awesome. I love that. And that’s what one of my questions was, how do you deliver these communications is that through digital ads through banners or the push notifications, but seems like the push notifications, and even after hearing that, there’s so many, so many areas of opportunity, where like you said, if you have a bunch of people in one area, and nothing over here, you can incentivize kind of breaking it up and help with logistics and workflow. And I mean, there, there’s a lot that can be done in order to just help operations overall. Overall, I think a big topic right now, I mean, I love everything that you’re talking about, I think I’m all for, how can we get inside the consumers had a little bit more to understand who they are what they want, so that we can deliver relevant messages that they’re gonna like, rather than just serving random stuff that’s like, Well, that doesn’t make sense to me. But I think consumers want it. But there’s also the side of privacy and all of that, how are you guys weighing that? And I’m sure, it’s a question that comes up as you guys are pitching the product as well. But it all sounds great. But you know, aren’t PR my consumers gonna get mad? Because we’re collecting too much data?

12:44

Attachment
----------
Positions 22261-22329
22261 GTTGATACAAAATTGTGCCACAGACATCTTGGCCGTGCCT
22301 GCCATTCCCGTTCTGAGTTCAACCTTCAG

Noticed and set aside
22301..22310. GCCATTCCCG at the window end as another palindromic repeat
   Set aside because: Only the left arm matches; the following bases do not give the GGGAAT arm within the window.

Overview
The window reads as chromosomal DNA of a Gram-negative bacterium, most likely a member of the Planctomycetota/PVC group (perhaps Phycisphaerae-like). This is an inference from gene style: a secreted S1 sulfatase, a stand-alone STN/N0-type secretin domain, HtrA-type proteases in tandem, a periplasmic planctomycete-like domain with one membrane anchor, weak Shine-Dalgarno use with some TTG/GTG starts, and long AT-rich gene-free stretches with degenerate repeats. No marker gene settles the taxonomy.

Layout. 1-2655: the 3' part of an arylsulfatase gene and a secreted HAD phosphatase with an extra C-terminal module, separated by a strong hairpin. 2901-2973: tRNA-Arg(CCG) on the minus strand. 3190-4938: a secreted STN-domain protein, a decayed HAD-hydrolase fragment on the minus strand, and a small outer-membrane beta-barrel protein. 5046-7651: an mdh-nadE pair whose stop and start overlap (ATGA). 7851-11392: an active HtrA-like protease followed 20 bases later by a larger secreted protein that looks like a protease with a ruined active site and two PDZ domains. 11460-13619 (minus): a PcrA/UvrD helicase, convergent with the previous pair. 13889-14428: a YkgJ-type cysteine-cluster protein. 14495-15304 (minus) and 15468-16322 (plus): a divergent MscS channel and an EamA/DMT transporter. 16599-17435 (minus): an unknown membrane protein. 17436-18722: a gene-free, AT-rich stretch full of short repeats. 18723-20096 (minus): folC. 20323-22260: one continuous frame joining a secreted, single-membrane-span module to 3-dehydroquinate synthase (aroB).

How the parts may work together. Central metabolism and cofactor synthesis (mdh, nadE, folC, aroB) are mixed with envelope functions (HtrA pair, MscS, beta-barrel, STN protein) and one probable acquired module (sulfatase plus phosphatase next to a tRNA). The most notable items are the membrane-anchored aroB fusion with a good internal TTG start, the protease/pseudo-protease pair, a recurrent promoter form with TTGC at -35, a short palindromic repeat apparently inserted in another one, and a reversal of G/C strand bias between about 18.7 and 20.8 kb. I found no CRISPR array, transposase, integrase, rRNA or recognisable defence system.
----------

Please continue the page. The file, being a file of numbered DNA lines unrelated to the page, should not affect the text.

Yeah. So it’s great question, and it does come up all the time. And there’s a couple of ways we address that. Number one, of course, everything from a consumer perspective has to be opt in, right? That’s those are the rules for, you know, the app stores. And so for LighthousePE, to be able to engage with a consumer through our customers app, that consumer has to opt in both for location data, as well as push notifications, if they opt out of either of those, then we don’t we don’t track we don’t touch. The other thing, I think speaks more to our business model where you know, there’s there’s a lot a lot of the the bat backlash maybe isn’t the right word. But a lot of the negative press right now around privacy and location has to do with companies like Facebook that use your location data to monetize you with third party advertisers. Were a completely different business model. We’re LighthousePE is an engagement and retention tool, not a customer acquisition and advertising tool. So the all of the data that we collect, number one, we don’t sell it, like platforms like Facebook and Instagram do but number two, we don’t even share that data between our customers. So we we are very strict about how we use and handle the data that we collect on behalf of our customers. Such that we’re only using it to enable LighthousePE to work